Health of NHS finances ‘puts Long Term Plan in jeopardy’

3 Apr 19

Delivery of the NHS Long Term Plan is threatened by a “worrying level of disparity” in the financial performance of local health bodies, MPs have warned.

Unequal finances of Clinical Commissioning Groups and trusts will make it difficult to achieve the NHS plan’s objectives, becuase of issues including staff shortages and increasing waiting times, the Public Accounts Committee has said.

The PAC report, out today, said that while the NHS did balance its overall budget in 2017-18 the top level picture “masks significant local disparities”.

In 2017-18, NHS England, CCGs and trusts reported a combined deficit of £21m and while this represents a “near balanced” position, it was achieved through offsetting NHS England’s £1.2bn underspend and deficits in trusts (£991m) and CCGs (£213m).

The combined trust deficit also hides a “wide variation” in performances of individual trusts from a £77m surplus to a £141m deficit, according to the PAC.

“It is unacceptable to simply offset surpluses and deficits in the presentation of these overall budget results,” the report said.

The NHS Long Term Plan sets out the expectation that the number of trusts reporting a deficit will be more than halved by 2019-20, and by 2023-24 no trust will be reporting deficit. But in 2017-18, the Department of Health and Social Care handed out £3.2bn in loans to support trusts in difficulty.

In 2017-18, 100 out of 232 trusts were in deficit and the PAC said it was “overly optimistic” to assume financial stability can be improved in such a short space of time.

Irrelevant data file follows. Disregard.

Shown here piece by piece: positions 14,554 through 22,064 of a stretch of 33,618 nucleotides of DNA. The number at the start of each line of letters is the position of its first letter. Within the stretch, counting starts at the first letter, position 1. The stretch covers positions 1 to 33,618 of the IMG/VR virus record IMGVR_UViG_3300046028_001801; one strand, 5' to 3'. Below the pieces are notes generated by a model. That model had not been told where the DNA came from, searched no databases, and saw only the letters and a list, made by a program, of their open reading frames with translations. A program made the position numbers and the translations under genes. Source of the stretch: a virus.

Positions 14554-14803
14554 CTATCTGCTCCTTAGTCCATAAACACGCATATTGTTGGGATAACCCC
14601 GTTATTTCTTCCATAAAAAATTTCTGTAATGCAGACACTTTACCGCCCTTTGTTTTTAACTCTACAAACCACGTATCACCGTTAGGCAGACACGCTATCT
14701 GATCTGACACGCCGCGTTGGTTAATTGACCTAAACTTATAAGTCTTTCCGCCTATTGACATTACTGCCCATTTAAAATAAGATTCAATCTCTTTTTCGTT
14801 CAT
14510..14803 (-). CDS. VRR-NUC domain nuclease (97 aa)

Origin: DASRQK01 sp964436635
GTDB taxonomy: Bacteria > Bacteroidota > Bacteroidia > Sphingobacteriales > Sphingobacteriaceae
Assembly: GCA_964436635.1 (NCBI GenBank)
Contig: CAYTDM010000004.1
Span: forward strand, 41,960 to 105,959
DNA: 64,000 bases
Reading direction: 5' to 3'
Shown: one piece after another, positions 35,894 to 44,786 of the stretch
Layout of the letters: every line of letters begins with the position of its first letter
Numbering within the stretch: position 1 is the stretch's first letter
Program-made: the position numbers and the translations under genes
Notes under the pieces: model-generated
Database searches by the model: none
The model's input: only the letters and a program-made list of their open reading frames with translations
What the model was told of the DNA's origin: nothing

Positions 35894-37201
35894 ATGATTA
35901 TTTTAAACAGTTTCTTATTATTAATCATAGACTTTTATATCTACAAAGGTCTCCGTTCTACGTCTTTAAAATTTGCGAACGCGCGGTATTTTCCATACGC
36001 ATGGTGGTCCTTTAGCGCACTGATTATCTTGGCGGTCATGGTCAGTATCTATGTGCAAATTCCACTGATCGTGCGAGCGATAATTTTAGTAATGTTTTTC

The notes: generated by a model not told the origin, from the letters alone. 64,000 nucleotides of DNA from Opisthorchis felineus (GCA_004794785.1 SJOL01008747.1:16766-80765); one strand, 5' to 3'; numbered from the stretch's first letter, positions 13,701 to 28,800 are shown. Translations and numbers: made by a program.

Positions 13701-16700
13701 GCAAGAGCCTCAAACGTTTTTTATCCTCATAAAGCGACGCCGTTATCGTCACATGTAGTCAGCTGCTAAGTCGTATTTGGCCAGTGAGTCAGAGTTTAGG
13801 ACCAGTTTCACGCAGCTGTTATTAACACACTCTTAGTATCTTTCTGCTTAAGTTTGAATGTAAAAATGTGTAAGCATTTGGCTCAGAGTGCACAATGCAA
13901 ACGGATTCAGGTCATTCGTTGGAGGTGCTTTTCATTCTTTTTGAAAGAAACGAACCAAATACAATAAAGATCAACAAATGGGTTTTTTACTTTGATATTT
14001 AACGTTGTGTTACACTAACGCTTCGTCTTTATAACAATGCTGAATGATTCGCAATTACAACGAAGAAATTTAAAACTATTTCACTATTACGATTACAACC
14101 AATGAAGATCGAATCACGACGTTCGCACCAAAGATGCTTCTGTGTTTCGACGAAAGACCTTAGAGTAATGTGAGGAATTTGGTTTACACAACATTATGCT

With around 100,000 vacancies the NHS “will not be able to deliver against the plan unless it addresses staffing shortages,” the PAC added.

Workforce shortfalls are getting worse for both GPs and nurses and will require an extra £900m a year to fix, according to a recent study.

The report recommended the government tell the committee by July how it intends to address issues around recruitment and retention of staff.

Eleanor Roy, CIPFA Policy Manager, Health and Social Care said: “It is disappointing to note yet another report expressing serious concerns regarding the financial position of the NHS.

“Today’s progress review reiterates the concerns we have long expressed regarding both the current position and the long-term sustainability of NHS finances.

She added: “The lack of clarity on social care funding will undoubtedly be having an impact on Sustainability and Transformation Plans/Integrated Care Systems ability to formulate their 5-year plans, and with the social care green paper delayed yet again, we are concerned that the impact of this will be increasingly significant.”

Meg Hillier, PAC chair, said: “Staff shortages are a clear threat to the delivery of the NHS Long Term Plan and by July we expect to see evidence that government has a plan to address them.”

She added: “No one should take solace from a top-level financial picture that, as highlighted by our recent reports on DHSC’s accounts and CCGs, masks significant local disparities.”

A Department of Health and Social Care spokesperson said: “Putting the NHS back onto a sustainable financial footing is a key priority of the Long Term Plan and our historic five-year funding settlement of an extra £33.9 billion a year by 2023/24 gives the health service the certainty it needs to deliver world-class care for patients.”

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